#1: A mission statement or value statement, making it clear what readers can expect from the blog, or from you.
For instance, Rachel Corbett’s personal blog describes her on the homepage:
On Digital Photography School’s homepage, we have:
#2: A newsletter signup button or form. Many blogs feature this prominently on their homepage, as getting new visitors onto your email list is a great way to make sure you can stay in touch.
Here on ProBlogger, we have an orange “Subscribe to ProbloggerPlus” button near the top of our homepage, and a signup form at the bottom.
#3: Links to your most recent blog posts. Many static homepages include the title and featured image from the post, as we do on ProBlogger.
Some bloggers also include excerpts from posts. But if you do this, be careful your homepage doesn’t end up looking cluttered. Brooke from Her Packing List keeps her recent posts (with excerpts) section looking clean by including only three of her latest posts in a clearly defined space on a contrasting background.
#4: A link to your blog. (You can include this whether or not you included your latest posts.) This might well be an image or button to click on. On ProBlogger, we have “View All Posts” beneath the list of our three most recent posts.
#5: A link to a “Start Here” page, or potentially to several starting points. Large, long-running blogs often include these to help new readers find their feet quickly. On Planning With Kids, for instance, Nicole Avery has this section on her homepage.
As I said, you don’t need to include all these elements. But each of them is worth carefully considering.
How to Make Your Static Homepage Look Great
WordPress’s default themes tend to be set up for classic blog homepages. So if you’re using the theme that came pre-installed on your blog (or even a different free theme), you may want to consider investing in a premium theme that lets you include dynamic content, such as a list of recent blog posts.
This type of theme will give you far more control over your homepage, and a great-looking professional design too.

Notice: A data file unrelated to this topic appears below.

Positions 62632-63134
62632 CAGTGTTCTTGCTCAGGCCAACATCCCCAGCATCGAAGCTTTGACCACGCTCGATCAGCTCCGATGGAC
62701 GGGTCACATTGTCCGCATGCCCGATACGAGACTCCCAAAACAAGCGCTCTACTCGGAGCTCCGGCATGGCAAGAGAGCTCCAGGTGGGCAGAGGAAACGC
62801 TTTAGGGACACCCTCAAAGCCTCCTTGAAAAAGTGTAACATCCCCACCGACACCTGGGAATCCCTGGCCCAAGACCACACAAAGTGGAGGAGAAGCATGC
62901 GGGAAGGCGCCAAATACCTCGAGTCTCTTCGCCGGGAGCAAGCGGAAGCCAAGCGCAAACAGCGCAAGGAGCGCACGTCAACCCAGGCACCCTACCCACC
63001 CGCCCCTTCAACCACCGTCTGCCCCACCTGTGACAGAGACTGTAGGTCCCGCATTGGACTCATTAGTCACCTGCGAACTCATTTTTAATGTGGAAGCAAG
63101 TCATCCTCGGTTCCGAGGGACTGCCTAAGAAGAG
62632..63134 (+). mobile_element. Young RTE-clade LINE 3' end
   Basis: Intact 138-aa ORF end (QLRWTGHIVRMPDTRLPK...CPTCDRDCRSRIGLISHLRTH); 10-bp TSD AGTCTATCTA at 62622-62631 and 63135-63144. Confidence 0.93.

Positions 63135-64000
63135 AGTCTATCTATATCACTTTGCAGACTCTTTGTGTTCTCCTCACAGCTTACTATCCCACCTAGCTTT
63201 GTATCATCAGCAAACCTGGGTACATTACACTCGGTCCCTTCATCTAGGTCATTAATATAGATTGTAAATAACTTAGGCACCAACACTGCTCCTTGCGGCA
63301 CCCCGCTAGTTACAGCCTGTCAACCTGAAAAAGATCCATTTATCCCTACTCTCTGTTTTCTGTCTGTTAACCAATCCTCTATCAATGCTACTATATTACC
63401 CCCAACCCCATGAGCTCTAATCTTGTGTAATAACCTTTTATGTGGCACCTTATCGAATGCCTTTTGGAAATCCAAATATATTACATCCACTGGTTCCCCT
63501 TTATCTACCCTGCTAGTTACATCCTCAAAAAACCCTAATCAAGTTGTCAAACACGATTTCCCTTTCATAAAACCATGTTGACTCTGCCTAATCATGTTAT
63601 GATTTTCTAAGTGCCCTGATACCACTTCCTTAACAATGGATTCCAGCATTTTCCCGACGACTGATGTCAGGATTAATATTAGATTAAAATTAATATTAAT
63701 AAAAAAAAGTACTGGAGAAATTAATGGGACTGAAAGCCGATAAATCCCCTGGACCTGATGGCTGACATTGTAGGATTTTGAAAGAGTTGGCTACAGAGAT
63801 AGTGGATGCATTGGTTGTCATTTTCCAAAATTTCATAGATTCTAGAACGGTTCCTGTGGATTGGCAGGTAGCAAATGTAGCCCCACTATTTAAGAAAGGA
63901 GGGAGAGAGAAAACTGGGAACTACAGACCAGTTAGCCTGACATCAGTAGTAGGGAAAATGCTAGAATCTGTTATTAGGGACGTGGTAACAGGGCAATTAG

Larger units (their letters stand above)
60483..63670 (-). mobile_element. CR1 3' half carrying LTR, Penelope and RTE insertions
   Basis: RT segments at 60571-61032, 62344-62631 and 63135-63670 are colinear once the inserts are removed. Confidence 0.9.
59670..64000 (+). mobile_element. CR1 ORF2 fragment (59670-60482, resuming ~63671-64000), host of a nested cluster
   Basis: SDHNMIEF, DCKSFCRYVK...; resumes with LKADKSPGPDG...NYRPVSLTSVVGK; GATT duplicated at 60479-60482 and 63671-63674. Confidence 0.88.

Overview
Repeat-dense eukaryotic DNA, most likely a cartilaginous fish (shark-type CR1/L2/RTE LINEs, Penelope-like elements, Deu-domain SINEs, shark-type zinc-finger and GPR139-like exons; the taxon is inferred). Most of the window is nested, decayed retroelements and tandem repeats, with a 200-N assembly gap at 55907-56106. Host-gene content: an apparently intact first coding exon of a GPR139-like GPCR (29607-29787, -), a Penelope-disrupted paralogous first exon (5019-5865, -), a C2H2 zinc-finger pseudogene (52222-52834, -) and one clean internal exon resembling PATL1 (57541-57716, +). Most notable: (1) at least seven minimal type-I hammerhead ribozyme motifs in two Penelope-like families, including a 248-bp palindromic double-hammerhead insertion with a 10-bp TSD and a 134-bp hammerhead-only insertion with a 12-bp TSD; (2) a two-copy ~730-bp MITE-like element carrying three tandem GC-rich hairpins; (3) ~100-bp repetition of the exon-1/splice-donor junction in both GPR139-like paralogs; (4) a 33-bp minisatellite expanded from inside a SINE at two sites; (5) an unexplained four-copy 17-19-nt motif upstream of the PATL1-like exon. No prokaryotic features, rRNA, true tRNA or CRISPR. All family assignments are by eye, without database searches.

We recommend (and are affiliates of) Thrive Themes and StudioPress, which means we receive a commission if you purchase via our links below.
One we use extensively is Thrive Architect, a page builder by Thrive Themes you can use to design your whole site, your sales pages and other landing pages. And it works in conjunction with Thrive’s conversion-focused WordPress themes or any WordPress theme of your choice. It’s especially good for homepage design with it’s full-width and vertical split layout options.
Another good static homepage solution is the themes by StudioPress (our whole team has used their themes at one point). These are specifically designed for different niches and business types. Here are a few examples.
You might want to look at other people’s static homepages for inspiration. (StudioPress has a great Showcase gallery for that.) Which ones look attractive and engaging, and why?
But don’t pack your homepage with too many different options. Focus on the things readers will most likely want to do (e.g. read some of your best posts), and the things you want them to do (e.g. find your email list).
Which Type of Homepage Would Be Right for Your Blog?
If you blog as a hobby, or your priority is driving page views, it may be worth sticking with the default blog homepage. (Some bloggers also feel this is a more “authentic” approach, which may or may not be important for your target audience.)
But if you make money selling products or services, it’s probably worth switching to a static homepage. This allows you to carefully direct readers’ experience from the moment they land on your site.
You may already have a static homepage in place. If you do, take a few minutes to review it. Make sure the information there is fully up to date, and that you’re using the page to carefully guide readers to the most important parts of your site.
Are you thinking of changing your homepage? Or are you confident that what you already have is right for you? Share your thoughts in the comments below.
Image credit: George Coletrain